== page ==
Dating Dilemmas: Is Ghosting Ever Actually OK?
We may not be proud of it, but whether it was in high school, uni, or later in adult life, chances are we’ve all ghosted someone.
It could’ve been someone you started chatting to on Tinder and then never made the time to meet up with them. It could be someone you went on three dates with but then communication slowly died off and you exited from their life like you never really existed. Maybe someone showed some massive red flags after a first date and you just quietly ignored their texts from then on.
Or perhaps you just weren’t That Into Them and you didn’t have the guts to have the chat so it was easier to fake your own death. Look, I’m not here to judge, I’ve probably done it all.
Yes, I admit it – I have ghosted people and I’ve done it as the coward’s way out in some circumstances. But I’ve also done it because, sometimes, you don’t owe people shit. And in the world of ghosting karma, I have also been ghosted. I’m not saying it’s fun, I’m just saying, well, that’s life.
Important poll for an article I'm writing: Is ghosting people sometimes OK?
— Tahlia Pritchard (@Tahls) January 28, 2020
Like everything in life, ghosting can be circumstantial. Don’t get me twisted: I don’t condone ghosting someone if you’ve been dating for weeks or months, and things appear to be going well and then all of a sudden one person just drops off without a hint, a sign, or badly worded text message. But I also firmly believe you don’t owe people long-winded explanations about “not feeling it” if you’ve only ever been on a couple of dates.
We decided to break down the pros and cons of ghosting because in the world of modern-day dating, it’s simply unavoidable:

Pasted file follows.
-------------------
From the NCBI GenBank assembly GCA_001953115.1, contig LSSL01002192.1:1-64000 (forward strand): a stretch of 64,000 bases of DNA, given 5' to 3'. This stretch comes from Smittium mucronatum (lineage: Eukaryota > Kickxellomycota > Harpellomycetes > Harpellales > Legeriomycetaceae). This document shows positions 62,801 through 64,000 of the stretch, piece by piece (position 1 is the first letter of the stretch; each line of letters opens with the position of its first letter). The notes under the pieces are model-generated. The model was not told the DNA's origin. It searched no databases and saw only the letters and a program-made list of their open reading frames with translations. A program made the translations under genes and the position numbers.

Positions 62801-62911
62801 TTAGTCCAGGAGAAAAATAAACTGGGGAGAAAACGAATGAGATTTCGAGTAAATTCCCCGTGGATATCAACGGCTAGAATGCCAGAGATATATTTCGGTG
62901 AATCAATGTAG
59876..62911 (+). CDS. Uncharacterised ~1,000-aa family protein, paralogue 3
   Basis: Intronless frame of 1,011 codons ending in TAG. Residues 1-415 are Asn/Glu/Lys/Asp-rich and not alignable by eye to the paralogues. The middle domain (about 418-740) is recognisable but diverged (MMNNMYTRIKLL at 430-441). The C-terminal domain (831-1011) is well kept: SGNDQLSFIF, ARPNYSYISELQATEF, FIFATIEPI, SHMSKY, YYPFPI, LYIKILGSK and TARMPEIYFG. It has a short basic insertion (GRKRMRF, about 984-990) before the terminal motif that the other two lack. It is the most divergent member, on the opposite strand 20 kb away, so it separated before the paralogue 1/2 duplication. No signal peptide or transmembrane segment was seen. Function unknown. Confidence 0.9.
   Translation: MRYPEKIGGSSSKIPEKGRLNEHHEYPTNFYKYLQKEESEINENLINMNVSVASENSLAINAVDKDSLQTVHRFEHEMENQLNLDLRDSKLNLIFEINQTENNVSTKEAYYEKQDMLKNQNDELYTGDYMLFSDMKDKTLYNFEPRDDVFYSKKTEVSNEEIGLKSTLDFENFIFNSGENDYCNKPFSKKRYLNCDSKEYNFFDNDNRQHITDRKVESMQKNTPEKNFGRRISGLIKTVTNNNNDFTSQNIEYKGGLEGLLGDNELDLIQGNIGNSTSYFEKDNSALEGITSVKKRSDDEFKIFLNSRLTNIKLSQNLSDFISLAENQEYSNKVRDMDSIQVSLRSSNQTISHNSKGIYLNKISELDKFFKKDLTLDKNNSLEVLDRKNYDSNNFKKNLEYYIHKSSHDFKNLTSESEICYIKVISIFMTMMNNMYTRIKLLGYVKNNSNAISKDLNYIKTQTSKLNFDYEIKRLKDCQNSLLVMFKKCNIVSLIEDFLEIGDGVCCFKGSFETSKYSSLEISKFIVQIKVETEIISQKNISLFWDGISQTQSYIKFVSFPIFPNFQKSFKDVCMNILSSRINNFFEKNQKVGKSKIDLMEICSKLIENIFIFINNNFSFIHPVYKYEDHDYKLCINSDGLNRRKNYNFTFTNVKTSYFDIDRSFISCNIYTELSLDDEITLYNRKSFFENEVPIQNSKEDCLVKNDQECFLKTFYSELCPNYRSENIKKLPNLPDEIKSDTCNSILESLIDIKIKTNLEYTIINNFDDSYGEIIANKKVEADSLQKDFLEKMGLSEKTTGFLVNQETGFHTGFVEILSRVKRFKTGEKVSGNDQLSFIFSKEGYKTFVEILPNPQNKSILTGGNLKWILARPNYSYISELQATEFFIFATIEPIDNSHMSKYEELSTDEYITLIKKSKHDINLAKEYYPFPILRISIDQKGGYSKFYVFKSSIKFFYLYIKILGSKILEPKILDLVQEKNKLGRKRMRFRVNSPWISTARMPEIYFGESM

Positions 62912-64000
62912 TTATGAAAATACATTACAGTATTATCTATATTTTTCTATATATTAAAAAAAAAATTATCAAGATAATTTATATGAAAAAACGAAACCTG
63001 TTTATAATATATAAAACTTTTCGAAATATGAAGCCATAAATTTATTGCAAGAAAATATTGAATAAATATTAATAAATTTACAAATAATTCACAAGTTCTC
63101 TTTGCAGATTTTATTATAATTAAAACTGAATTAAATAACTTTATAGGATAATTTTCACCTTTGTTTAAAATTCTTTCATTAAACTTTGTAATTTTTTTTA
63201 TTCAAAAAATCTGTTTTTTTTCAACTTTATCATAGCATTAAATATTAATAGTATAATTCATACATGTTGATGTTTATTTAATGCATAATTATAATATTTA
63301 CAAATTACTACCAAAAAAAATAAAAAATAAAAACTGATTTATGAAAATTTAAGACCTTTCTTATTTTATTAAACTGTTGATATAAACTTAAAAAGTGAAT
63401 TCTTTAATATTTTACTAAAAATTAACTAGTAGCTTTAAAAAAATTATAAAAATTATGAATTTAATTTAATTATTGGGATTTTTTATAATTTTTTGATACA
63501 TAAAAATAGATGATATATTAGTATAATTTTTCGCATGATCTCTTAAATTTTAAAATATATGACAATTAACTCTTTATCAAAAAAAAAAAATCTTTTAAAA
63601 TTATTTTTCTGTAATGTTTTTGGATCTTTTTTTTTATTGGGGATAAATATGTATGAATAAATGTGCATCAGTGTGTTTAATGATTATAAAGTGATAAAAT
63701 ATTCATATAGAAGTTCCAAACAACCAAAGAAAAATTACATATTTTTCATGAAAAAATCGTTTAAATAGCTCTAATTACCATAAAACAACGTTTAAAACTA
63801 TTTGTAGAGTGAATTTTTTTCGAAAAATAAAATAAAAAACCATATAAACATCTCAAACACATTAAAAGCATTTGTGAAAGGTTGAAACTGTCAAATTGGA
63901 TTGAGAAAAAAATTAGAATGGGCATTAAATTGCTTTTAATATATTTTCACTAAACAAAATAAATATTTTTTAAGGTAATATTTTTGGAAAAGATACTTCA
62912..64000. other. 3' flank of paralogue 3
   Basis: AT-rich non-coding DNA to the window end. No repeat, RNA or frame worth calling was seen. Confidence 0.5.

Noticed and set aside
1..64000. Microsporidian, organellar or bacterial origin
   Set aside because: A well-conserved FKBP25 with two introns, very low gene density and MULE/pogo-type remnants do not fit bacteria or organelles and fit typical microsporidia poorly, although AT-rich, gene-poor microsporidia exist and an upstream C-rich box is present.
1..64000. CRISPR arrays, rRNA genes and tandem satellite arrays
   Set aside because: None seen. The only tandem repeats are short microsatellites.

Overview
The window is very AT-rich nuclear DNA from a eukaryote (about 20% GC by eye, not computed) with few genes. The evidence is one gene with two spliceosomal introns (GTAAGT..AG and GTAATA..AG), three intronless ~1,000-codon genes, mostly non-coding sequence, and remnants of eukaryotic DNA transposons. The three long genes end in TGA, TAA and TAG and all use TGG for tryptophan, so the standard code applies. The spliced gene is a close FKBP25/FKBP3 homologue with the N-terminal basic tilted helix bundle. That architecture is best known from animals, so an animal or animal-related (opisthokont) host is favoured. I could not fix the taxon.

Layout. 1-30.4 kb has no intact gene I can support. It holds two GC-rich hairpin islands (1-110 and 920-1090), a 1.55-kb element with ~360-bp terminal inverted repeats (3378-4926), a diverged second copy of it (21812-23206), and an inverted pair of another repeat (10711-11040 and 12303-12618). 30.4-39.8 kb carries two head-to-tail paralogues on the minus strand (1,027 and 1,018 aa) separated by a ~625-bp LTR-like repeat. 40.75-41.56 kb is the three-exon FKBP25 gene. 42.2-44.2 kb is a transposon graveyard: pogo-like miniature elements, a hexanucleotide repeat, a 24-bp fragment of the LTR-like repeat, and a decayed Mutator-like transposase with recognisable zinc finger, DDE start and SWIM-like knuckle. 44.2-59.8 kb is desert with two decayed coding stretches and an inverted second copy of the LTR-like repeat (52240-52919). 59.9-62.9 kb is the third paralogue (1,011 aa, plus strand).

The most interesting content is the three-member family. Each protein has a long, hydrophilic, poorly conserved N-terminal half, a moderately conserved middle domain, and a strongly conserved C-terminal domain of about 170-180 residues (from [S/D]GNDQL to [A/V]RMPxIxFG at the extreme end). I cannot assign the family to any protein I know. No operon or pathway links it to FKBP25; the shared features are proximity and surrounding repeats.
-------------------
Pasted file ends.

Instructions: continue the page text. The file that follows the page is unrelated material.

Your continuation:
When Ghosting is maybe, kinda OK:
We’re all adults, so let’s read the signals
Scenario one: You go on a date and it appears to go fairly well. But contact drops off in the days following, and they’re not even watching your Instagram stories anymore. Firstly, rude! Secondly, you’re probably being ghosted.
Sorry, it might be annoying. You might’ve had fun. But there’s plenty more fish in our dying oceans, so let’s read the signals here. If they were into you, they’d message you. In a world where we’re connected to our phones, if you have any unread messages for longer than half a day you are probably being ignored.
Scenario two: You match with some thotty on Tinder and the banter is off the charts. You try to set up a date, but they’re “busy” and they’re like “next week I’m probably free?” and then you keep having that conversation until one of you dies.
Cut the cord and don’t waste your time – if they wanted to meet up with you, they’d put in a better effort to find a day that suits you both.
Scenario three: You meet someone and hit it off, and it quickly turns into a friends with benefits situation. We all know most of these are doomed from the start, but may as well have some fun while you can, right? One day, your FWB stops writing back to your boozy brunch text of “You up?” at 3pm on a Saturday arvo. The signal is clear. Your FWB is slowly ghosting out. Let them go, and don’t mourn their death – celebrate the fun you had while it lasted.
Ban the micro breakup, sometimes things just fizzle
Breakups are bad enough as it is at the best of times, so do we really need to be putting energy into breaking up with someone we barely know/have only seen a handful of times?